At WHO we regard prison health services as part of health systems that contribute to the social well-being of all of society. I think it is worth stressing that people marginalized due to incarceration must not be forgotten by the health system. And the special needs of women within this population must no longer be neglected by health policy-makers.

In view of this unmet need, WHO/Europe started the Health in Prisons Project in 1995. The purpose of the Project is to support Member States in improving public health by addressing health and health care in prisons, and to facilitate the links between prison health and public health systems both at national and international levels.

We provide expert advice to Member States on prison health system development and on a number of technical issues relating to communicable diseases, especially tuberculosis, HIV/AIDS and hepatitis, illicit drug use including substitution therapy/harm reduction and mental health.

Our current activities include:

  • an annual conference and network meeting with an annual publication on prison health system development;
  • country work such as the evaluation of prison health systems in Andorra and Kyrgyzstan (we have also made recommendations on the linkage of community services with the prison health service in Croatia);
  • a number of publications on specific health issues.

Our most important recent publication is the health in prisons guide. The WHO guide addresses many topics about prisoners’ health, including a chapter on the special health requirements of female prisoners. The guide was produced in both English and Russian. Since then, it has also been translated locally into Albanian, Chinese, Croatian, Farsi, Italian and Polish.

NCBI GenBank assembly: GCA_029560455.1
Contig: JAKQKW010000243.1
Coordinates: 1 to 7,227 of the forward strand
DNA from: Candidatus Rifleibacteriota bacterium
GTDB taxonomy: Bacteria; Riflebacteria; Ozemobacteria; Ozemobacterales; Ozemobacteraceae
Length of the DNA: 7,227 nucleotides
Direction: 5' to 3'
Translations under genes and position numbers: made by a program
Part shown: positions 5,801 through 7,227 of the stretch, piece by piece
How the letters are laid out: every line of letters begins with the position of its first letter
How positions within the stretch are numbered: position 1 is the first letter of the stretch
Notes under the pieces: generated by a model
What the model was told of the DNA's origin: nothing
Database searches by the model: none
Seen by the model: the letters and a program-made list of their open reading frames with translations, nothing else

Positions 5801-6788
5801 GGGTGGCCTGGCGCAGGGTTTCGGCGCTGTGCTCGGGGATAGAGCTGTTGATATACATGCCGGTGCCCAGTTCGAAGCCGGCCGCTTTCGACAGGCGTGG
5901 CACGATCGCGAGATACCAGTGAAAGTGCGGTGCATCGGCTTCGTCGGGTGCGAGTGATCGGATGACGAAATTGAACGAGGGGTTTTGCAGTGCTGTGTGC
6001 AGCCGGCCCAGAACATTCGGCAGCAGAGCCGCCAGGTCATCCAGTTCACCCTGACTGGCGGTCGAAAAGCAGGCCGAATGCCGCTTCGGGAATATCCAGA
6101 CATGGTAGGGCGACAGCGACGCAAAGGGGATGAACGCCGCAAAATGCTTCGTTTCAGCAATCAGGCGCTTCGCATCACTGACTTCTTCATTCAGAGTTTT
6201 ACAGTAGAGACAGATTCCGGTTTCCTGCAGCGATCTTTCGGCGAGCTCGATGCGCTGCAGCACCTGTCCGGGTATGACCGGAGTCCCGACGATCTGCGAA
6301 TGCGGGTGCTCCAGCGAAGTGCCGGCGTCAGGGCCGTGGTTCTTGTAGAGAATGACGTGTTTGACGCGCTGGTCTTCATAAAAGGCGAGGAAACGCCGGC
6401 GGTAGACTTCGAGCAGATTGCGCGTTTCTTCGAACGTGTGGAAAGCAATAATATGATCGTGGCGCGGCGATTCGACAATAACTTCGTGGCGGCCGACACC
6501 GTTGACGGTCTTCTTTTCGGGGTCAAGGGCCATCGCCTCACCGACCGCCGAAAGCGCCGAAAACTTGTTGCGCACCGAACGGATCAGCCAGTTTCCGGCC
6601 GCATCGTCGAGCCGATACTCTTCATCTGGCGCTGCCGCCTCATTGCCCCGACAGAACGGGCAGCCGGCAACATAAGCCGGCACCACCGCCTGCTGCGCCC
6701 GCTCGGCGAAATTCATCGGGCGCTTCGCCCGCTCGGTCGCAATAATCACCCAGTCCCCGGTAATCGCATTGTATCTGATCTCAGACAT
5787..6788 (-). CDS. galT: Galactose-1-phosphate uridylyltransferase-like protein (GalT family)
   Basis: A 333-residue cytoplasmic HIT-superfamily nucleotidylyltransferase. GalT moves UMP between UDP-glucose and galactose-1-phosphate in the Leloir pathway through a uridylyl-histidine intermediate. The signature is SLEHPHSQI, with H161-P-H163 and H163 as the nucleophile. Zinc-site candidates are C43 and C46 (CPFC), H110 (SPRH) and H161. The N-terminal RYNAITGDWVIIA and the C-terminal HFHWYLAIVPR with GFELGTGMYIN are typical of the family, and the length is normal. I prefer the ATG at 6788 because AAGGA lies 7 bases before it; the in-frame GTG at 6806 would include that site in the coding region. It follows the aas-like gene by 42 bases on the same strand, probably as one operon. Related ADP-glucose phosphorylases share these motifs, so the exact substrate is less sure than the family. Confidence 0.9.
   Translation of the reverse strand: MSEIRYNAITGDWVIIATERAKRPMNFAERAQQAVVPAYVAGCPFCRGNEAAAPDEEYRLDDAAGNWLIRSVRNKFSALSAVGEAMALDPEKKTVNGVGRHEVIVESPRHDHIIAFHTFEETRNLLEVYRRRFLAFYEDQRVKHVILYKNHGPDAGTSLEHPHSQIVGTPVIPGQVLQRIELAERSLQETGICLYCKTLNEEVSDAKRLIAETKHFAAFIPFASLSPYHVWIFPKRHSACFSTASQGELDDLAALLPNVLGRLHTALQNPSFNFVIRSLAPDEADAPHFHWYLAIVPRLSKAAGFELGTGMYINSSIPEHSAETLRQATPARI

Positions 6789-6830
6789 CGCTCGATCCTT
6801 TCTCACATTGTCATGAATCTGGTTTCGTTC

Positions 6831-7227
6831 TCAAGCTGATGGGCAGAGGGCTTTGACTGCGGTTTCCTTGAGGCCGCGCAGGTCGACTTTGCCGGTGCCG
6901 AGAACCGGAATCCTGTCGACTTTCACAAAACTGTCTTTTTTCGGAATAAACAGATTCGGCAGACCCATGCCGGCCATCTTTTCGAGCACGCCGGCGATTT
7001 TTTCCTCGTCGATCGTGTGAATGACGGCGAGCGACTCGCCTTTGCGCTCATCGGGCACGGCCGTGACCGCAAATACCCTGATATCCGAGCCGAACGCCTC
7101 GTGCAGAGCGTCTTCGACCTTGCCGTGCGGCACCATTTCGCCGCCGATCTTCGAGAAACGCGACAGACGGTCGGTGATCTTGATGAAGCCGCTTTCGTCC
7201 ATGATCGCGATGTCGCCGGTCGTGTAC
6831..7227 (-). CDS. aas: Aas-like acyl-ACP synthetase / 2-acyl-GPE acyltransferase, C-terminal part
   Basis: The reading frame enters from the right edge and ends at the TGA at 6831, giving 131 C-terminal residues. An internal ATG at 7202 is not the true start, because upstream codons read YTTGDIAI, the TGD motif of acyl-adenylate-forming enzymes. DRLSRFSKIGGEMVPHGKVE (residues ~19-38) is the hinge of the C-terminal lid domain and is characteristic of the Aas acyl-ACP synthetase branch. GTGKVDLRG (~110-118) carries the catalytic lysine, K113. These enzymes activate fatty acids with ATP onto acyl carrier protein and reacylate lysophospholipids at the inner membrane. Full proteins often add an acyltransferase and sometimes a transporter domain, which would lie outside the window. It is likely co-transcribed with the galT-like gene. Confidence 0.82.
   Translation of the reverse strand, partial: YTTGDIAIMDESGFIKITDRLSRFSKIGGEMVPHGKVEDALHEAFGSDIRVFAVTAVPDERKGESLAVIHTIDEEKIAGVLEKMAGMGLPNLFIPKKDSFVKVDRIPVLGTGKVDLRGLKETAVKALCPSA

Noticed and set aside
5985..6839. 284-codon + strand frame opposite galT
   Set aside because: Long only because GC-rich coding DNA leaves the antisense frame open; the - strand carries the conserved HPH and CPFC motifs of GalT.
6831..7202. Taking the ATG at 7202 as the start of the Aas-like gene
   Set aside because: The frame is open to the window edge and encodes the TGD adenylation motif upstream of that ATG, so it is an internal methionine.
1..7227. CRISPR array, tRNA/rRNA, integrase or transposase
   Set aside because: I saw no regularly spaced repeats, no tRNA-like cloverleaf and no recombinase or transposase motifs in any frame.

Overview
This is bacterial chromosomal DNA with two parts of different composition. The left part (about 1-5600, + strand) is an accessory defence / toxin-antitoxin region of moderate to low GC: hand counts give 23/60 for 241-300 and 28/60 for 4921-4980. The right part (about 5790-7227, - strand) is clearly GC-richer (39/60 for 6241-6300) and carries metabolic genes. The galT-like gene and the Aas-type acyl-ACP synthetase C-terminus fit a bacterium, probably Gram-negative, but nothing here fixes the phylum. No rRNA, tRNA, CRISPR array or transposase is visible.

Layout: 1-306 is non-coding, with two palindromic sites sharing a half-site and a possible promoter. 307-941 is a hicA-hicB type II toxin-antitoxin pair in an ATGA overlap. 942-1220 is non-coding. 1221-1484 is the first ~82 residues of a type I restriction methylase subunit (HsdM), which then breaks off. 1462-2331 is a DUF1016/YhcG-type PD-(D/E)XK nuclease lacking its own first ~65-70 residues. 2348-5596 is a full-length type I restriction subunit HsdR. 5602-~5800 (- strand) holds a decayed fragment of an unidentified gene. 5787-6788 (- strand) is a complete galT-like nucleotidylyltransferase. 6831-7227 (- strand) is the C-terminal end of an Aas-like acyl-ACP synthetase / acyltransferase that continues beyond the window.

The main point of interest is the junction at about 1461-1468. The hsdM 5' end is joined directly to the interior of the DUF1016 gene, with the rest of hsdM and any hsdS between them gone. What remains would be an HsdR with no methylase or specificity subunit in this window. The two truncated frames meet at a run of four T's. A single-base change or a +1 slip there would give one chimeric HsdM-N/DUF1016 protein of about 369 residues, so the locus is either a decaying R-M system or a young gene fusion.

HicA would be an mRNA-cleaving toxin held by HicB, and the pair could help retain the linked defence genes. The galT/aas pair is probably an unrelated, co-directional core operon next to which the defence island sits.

Our project has reached several conclusions on how best to develop a better prison health system.

 First, it is very important to break down the isolation of the prison health services from public health services. In 2003, the Health in Prisons Project published the Moscow declaration on prison health as part of public health. We stressed that prison health and public health services should work closely together. Equivalent standards of care should be provided to people regardless of whether they are outside or inside the prison system.

Unfortunately, there is still a gap between public health and prison health. Prison health is a unique part of the health system because it is often managed by a different ministry, not the ministry of health. It is important to realize that prisons are a major source for the spread of communicable diseases into the community, owing to prison overcrowding, turnover of the prison population, and the interaction between the prison population and society, through prison staff and family visits.

Second, a comprehensive approach is essential, so that all prison staff – and not just health care staff – understand what is necessary for successful treatment and prevention of diseases.

Third, the leadership role of the governor and chief executives of prisons must be recognized and promoted, so that senior management can help produce the best possible therapeutic environment within the prison.